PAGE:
Saturday, 14 July 2012

c1928 Model 19 Norton and Bowden damper

Christian in Germany sent these pictures of his c1928 Model 19 Norton

-SG- The bike seems to be a mixture of parts but actually looks quite correct for a 1928 Model 19 apart from the brake pedal on the right hand side. The engine number ES419XX is correct for an entry showing a 588cc ES2 engine (an engine only) shipped to the Swedish Norton agents, Per Nystrom in November 1928. Photos of the internals of the timing chest show ES2 cam followers and the W7 (Model 18/19/16H/etc) cams; normal ES2 cams have a much smaller base circle diameter. I guess someone has simply put Model 18 cams into the ES2 engine and put a standard (pre-1930) outer cover onto the timing chest taking - note - the 1928/1929 oil pump, so that it could be used in the flat tank frame with magneto out front. The head is ES2 as it has a left handed exhaust port and ES2 exhaust valve lifter mechanism. The 588 flat tank frames like this one have 588 stamped on the right hand side of the saddle lug and the frame number on the left hand side.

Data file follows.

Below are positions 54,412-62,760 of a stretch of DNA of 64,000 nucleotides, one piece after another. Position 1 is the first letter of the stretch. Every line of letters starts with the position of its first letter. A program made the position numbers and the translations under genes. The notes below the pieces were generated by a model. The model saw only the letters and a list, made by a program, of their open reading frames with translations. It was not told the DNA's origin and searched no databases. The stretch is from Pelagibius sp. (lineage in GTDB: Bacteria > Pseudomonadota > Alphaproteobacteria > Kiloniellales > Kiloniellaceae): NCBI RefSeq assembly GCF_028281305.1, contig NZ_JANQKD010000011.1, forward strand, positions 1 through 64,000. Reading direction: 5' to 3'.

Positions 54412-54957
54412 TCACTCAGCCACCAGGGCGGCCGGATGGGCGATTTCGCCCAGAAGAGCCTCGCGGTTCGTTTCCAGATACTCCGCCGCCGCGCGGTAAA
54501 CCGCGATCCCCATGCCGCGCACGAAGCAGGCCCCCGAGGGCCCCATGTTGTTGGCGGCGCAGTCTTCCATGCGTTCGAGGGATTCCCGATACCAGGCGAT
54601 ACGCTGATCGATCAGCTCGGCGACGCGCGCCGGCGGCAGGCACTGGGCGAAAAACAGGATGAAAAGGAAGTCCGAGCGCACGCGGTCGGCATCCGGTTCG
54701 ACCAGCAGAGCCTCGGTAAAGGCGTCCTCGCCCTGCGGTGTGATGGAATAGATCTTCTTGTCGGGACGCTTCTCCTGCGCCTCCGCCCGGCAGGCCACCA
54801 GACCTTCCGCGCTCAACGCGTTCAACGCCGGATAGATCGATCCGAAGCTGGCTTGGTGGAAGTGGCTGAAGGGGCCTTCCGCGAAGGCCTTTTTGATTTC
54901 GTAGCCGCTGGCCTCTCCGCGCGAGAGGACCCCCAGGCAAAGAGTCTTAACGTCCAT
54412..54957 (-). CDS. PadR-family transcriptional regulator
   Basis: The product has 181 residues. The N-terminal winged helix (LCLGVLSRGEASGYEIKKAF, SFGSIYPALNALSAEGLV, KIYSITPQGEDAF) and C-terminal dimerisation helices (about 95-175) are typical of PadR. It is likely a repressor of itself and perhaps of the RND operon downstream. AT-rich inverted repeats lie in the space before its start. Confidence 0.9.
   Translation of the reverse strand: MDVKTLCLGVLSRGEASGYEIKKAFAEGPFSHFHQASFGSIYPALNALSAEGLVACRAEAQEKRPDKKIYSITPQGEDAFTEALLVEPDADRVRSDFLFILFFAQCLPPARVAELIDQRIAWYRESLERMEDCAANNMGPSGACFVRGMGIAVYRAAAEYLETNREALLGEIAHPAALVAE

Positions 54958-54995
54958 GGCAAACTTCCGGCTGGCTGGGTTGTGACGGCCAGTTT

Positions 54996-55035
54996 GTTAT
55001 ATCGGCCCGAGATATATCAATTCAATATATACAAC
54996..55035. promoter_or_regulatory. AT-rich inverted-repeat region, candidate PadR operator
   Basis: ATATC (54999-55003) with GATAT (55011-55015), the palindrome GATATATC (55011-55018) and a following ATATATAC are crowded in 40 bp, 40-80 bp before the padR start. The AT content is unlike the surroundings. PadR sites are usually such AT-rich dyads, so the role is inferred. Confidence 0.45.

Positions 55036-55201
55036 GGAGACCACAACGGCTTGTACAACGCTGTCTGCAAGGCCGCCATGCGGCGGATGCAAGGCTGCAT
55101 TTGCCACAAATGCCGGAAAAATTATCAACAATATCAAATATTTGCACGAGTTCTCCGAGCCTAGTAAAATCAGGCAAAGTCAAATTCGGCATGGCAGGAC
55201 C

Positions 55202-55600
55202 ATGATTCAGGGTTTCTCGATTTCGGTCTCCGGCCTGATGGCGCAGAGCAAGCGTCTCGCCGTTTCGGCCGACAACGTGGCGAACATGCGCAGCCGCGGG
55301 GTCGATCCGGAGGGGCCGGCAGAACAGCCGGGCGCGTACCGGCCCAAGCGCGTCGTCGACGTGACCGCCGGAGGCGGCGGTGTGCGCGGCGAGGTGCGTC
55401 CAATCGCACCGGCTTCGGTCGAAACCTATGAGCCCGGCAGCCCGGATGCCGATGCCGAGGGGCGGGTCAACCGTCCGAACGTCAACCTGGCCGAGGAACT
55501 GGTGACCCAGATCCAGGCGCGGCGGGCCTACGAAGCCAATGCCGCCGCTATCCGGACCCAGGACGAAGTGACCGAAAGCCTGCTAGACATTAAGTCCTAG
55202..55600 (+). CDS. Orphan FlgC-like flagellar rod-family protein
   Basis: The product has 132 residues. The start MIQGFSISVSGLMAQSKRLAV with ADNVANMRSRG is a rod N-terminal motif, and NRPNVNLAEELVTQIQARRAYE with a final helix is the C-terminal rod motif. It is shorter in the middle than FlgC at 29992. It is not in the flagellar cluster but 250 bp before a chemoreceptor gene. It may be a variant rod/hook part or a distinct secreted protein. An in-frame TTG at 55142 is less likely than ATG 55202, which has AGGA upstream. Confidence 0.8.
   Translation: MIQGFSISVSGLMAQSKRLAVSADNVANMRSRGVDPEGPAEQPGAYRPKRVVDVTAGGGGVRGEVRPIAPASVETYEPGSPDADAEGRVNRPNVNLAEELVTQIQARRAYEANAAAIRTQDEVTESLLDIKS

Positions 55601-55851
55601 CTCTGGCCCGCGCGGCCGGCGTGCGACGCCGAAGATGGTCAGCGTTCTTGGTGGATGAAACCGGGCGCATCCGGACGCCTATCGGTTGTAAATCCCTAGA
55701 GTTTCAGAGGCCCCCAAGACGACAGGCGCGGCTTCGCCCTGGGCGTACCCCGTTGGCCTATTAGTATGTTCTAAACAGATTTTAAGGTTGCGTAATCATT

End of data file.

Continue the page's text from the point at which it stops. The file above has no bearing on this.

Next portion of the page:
Interesting to see the unusual Bowden steering damper (below): looks complex and not seen one before. They did not sell as well as the Andre dampers usually fitted to Nortons.

-Martin- This Bowden steering damper was used extensively on works Rudges and the principal feature which distinguishes it from others is that it is remotely operated by a cable that allow the rider to adjust the damping effect without removing either hand from the handlebars. I think this tells you something about the handling of Rudges more than about the benefits of the Bowden steering damper. To quote from the delightful 'Rudge Book of the Road' published in 1927, in a chapter headed 'The TT from the Saddle', '... you plunge down to Craig-ny-bar. Machine ahead of you. Can you pass him? Prudence says NO. He's jumping about all over the road - wrestling with occasional bursts of speed wobble. So are you! If you try to pass you'll either hit him or go up the bank'. I think I would rather be riding a Norton!!

-Roger- Attached (click this link for a PDF) is the patent explaining how the Bowden steering damper works and which gives the correct application number together with the dates. The application was made in September 1927 and granted in November 1928. The plate on the damper therefore indicates that it was made between these dates and so was probably fitted from new.